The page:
The best possible outcome for any disabled veteran is to obtain the benefits they are entitled to at the earliest date. However, in dealing with the VA that doesn’t always happen, so reopening a claim can be a viable option. The critical question is whether the prior claim is final. As used in this context, final means the claim has been appealed to the highest level possible in the VA judgment process or that the time to appeal has expired without an appeal being filed.  If a claim is final, the "do over" of reopening a case is a way for a vet to correct deficiencies in their prior claim that lead to the denial. There is no time limit to reopen a prior claim.

Technically there are only three types of reopened claims: claims for a service connected disability, claims filed by a surviving family for service connected death benefits, and claims for burial benefits. Claims for increased disability ratings or non- service connected pension benefits are new claims, not reopened claims.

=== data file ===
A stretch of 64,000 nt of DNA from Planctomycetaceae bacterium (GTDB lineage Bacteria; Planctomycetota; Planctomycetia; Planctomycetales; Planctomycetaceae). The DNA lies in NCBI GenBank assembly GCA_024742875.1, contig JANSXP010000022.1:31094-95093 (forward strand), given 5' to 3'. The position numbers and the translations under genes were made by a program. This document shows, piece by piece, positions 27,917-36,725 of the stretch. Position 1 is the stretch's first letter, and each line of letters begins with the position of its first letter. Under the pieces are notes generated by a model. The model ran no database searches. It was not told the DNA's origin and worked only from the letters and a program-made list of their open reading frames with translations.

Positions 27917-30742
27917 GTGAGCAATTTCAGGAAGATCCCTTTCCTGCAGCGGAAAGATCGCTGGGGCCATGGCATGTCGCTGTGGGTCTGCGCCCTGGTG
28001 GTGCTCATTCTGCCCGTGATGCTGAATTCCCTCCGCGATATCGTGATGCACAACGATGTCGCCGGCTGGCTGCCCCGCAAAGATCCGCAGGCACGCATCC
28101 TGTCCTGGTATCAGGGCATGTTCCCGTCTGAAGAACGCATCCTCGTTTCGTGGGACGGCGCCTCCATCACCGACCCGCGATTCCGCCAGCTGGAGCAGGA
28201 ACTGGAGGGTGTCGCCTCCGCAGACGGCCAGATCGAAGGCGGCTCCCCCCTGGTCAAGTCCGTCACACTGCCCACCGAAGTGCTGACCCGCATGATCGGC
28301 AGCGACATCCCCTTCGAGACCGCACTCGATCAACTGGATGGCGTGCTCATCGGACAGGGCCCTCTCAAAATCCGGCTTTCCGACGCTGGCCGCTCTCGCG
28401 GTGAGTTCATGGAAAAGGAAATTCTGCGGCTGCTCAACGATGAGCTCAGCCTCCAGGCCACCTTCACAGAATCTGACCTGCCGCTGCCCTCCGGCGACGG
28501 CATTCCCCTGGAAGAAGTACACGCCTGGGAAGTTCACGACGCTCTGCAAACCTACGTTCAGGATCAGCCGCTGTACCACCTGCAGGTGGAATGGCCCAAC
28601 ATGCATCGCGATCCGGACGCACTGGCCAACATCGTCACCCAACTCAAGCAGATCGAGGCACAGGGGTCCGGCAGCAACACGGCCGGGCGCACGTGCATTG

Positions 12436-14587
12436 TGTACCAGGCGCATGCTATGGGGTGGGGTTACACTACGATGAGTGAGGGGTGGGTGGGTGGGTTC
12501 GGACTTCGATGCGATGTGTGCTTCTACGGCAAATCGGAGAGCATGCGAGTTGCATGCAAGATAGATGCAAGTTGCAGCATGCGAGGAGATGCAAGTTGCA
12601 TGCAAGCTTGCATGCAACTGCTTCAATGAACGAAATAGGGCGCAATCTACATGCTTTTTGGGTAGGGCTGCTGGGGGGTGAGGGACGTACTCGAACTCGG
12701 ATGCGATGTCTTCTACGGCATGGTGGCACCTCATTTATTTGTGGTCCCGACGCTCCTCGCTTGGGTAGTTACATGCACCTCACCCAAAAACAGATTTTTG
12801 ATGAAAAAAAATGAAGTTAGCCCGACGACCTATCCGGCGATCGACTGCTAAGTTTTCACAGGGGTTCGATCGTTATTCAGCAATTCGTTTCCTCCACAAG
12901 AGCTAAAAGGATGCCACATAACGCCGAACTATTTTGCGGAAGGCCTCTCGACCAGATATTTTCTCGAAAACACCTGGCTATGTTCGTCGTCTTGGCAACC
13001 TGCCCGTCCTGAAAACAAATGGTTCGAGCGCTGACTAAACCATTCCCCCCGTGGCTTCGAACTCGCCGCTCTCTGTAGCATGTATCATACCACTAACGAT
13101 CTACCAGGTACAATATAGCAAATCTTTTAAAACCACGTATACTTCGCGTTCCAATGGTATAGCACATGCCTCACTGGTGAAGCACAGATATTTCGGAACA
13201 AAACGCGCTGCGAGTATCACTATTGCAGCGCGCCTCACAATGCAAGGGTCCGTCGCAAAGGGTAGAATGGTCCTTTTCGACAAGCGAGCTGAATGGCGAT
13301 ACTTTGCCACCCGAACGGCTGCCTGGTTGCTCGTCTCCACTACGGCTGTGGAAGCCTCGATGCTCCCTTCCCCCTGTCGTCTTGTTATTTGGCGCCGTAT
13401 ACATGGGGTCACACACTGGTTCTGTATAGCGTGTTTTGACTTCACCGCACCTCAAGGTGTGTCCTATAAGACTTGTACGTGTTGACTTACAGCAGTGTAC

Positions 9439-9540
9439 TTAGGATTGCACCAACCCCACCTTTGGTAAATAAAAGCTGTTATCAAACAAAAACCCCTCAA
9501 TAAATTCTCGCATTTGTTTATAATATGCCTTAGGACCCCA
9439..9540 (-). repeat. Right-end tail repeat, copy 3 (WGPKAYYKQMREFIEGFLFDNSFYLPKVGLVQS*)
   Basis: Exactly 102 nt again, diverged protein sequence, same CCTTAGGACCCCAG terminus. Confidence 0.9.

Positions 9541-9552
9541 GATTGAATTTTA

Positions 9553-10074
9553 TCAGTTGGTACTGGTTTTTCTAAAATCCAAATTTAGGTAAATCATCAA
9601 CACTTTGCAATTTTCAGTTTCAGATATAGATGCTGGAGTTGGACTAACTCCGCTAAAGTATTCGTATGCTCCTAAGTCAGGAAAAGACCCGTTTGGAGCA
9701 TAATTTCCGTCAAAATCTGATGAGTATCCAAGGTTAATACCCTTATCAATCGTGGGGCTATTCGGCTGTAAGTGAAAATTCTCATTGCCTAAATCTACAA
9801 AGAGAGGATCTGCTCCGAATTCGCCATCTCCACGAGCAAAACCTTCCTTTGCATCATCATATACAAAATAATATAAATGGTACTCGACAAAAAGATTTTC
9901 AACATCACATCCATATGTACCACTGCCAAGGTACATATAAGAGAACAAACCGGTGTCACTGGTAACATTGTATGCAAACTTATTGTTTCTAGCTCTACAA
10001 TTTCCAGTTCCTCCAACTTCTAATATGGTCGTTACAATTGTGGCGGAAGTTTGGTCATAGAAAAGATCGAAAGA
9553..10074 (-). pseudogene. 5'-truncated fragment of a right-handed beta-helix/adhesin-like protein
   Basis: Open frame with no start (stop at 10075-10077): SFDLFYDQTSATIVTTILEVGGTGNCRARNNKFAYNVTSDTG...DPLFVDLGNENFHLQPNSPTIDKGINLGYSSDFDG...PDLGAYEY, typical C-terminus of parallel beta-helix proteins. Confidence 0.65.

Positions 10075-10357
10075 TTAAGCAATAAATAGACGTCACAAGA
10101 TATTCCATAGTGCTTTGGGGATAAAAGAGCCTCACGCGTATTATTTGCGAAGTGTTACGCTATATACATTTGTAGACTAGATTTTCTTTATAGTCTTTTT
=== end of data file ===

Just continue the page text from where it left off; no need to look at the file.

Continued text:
To reopen a claim, you must submit "new" and "material" evidence such as medical tests or a doctor’s evaluation. Evidence is new if it was not previously submitted to the VA in the claim that you are trying to reopen. Evidence is material if it establishes a necessary fact to substantiate your claim. Procedurally the VA is supposed to consider the new and material evidence before making a decision to reopen the claim. In making the decision whether to reopen the claim, the VA is supposed to consider both your old evidence in the claim file and the new and material evidence.  

 Unfortunately the effective date, or the date in the past that the VA will pay you back pay benefits, is the filing date of the reopening claim not the date of the original claim. Contact us at Cuddigan Law if you want to know more about reopening your disability compensation claim and for a free evaluation of your case.
Sean D. Cuddigan
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SSA and VA Disability Attorney in Omaha, Nebraska